Right Now This Term: Fifth Week Flags & Beyond
A Fifth Week Flag is an early warning email alert sent by the instructor of a class to any freshman whose work is below a grade of C at the fifth week. Spring flags will be sent March 10 and thereafter.
The Flag is an alert to let you and your advisor know that you need to improve your performance in one or more subjects at the point where there is still enough time in the term to do so. Fifth Week Flags are for your information; no notation is made on your internal or external record.
Flags are sent via email to you from your instructor or TA, with a copy to both your freshman advisor and staff in Undergraduate Advising and Academic Programming (UAAP).
- For a first flag, you will receive a follow up email from Dean Donna Friedman, copied to your advisor, with a list of helpful resources. You are strongly encouraged to to reach out for help.
- Should you receive a second flag, you will be expected to be taking aggressive steps to recover performance, including writing a plan for success. See Two or More Flags-How to Make a Recovery Plan for additional information and advice.
Roughly 18-20% of the freshman class is flagged in any one term. Do not wait until the end of the term to respond to a Fifth Week Flag -- by then it will be too late. MIT subjects cannot be learned in the last few weeks of a term.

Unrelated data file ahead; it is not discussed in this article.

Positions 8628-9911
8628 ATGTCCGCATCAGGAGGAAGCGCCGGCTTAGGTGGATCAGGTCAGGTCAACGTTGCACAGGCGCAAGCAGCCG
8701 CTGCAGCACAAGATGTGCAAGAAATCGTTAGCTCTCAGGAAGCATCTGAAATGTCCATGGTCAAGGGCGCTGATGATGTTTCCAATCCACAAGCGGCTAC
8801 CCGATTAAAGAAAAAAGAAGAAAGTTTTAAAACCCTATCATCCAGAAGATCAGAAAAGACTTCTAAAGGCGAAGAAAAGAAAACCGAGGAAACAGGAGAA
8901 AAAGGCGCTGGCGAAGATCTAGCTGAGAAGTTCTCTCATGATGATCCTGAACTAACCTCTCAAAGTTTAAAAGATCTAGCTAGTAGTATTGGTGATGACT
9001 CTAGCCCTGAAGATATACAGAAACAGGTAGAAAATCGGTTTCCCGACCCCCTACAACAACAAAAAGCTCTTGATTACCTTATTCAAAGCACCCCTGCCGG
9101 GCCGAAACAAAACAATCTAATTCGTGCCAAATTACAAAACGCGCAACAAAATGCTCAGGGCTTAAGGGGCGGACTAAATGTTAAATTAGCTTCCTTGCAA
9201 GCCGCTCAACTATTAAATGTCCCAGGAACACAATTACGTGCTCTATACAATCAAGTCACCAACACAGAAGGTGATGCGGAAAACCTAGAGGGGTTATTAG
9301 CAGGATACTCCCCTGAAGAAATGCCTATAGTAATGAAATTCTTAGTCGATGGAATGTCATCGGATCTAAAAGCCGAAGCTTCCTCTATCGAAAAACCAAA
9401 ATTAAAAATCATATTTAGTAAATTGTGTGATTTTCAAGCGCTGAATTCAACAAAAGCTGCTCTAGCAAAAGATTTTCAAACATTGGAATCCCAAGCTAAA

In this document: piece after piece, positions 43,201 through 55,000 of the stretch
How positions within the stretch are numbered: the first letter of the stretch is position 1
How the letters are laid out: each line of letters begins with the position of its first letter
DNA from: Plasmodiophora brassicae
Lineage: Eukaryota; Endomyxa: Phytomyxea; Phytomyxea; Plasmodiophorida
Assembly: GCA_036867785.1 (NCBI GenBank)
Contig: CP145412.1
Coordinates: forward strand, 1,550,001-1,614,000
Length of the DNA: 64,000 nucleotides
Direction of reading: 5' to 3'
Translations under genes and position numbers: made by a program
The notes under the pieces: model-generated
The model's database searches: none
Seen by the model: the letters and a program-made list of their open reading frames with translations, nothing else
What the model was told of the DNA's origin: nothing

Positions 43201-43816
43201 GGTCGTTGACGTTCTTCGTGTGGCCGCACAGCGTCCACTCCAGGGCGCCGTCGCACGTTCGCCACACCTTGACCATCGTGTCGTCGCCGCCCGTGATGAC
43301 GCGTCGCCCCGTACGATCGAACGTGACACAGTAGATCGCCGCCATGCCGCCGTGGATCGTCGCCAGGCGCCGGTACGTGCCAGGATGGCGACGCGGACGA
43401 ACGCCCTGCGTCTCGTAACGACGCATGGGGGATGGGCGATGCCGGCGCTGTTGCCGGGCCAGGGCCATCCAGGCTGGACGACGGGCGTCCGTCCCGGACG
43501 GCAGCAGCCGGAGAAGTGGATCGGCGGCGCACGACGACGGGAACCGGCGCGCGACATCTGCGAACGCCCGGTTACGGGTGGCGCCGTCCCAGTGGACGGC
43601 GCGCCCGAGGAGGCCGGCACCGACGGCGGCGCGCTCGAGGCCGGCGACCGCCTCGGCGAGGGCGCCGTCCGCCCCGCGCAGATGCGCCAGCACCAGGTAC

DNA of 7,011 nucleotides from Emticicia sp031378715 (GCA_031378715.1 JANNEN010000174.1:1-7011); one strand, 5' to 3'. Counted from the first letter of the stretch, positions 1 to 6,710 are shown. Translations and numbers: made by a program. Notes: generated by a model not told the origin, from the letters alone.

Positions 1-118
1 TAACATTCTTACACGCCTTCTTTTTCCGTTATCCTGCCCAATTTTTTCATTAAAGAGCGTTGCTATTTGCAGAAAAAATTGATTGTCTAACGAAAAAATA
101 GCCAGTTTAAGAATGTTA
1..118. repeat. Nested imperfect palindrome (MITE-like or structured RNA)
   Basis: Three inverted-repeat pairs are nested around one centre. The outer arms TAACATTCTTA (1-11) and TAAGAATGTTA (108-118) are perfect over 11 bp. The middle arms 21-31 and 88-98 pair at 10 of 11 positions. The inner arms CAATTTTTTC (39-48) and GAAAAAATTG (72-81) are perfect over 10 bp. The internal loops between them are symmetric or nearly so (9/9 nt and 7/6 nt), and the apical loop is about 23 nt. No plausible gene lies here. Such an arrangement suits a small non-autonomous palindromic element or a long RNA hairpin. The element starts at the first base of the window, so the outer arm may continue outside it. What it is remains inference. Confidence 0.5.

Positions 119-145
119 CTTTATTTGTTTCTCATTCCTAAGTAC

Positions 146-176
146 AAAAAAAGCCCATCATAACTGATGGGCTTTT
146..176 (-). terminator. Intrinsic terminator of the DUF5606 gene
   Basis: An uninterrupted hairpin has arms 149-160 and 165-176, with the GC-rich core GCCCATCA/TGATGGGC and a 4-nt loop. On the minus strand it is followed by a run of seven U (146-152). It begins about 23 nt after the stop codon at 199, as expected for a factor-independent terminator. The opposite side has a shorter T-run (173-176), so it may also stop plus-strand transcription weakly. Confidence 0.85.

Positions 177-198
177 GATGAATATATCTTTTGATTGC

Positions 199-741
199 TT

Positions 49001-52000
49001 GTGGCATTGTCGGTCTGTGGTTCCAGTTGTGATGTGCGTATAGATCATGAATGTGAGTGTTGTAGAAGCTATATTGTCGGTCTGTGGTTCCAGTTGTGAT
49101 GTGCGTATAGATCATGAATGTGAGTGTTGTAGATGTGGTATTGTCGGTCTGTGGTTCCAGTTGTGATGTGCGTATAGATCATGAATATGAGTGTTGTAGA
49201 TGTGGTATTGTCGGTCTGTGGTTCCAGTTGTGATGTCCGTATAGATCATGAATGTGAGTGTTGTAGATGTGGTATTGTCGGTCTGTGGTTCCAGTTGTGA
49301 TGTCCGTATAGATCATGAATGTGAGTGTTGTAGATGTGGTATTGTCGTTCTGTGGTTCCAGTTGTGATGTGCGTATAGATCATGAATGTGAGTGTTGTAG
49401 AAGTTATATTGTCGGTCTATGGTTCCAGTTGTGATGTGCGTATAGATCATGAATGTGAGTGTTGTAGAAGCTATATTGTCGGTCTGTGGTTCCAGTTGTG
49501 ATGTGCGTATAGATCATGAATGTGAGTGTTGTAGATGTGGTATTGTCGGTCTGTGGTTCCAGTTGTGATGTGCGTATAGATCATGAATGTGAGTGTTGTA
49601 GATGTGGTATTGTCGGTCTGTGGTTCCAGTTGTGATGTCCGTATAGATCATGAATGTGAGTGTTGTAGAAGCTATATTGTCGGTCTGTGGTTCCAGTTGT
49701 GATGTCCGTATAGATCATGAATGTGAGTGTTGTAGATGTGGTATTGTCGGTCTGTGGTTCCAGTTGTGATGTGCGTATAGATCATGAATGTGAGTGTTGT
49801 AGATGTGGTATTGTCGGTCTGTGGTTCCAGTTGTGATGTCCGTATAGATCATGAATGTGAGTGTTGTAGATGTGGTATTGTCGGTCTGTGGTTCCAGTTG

You need to take any flag seriously and to proactively address the issue(s) affecting your performance:
- Ask for help. Freshmen who receive Fifth Week Flags and seek out resources are far more likely to go on to pass the subject(s) in which they were flagged.
- Make an immediate appointment with your TA or recitation instructor to discuss ways in which you can improve your performance.
- Be in touch with your advisor, who will also want to know what steps you are taking.
- Go to subject review sessions. These are advertised in your subject syllabus.
- Review the MIT Center for Academic Excellence (ACADEX) website for useful tips on time management, studying effectively, test-taking skills, and other topics.
- Take advantage of the free tutoring resources available.
- If you still believe you are in serious trouble in a subject, and may possibly fail it, meet again with your advisor and instructor.
- Make an appointment with Student Support Services (S3). S3 deans will advocate on your behalf and/or direct you to other resources.
- Make an appointment with Dean Donna Friedman or one of UAAP's advising staff, firstname.lastname@example.org.
- Use the Academic Performance Self-Assessment and Recovery webform to help you identify the issues affecting your performance.
- See the Sample Academic Recovery Plan for ideas on things you can do to improve your performance.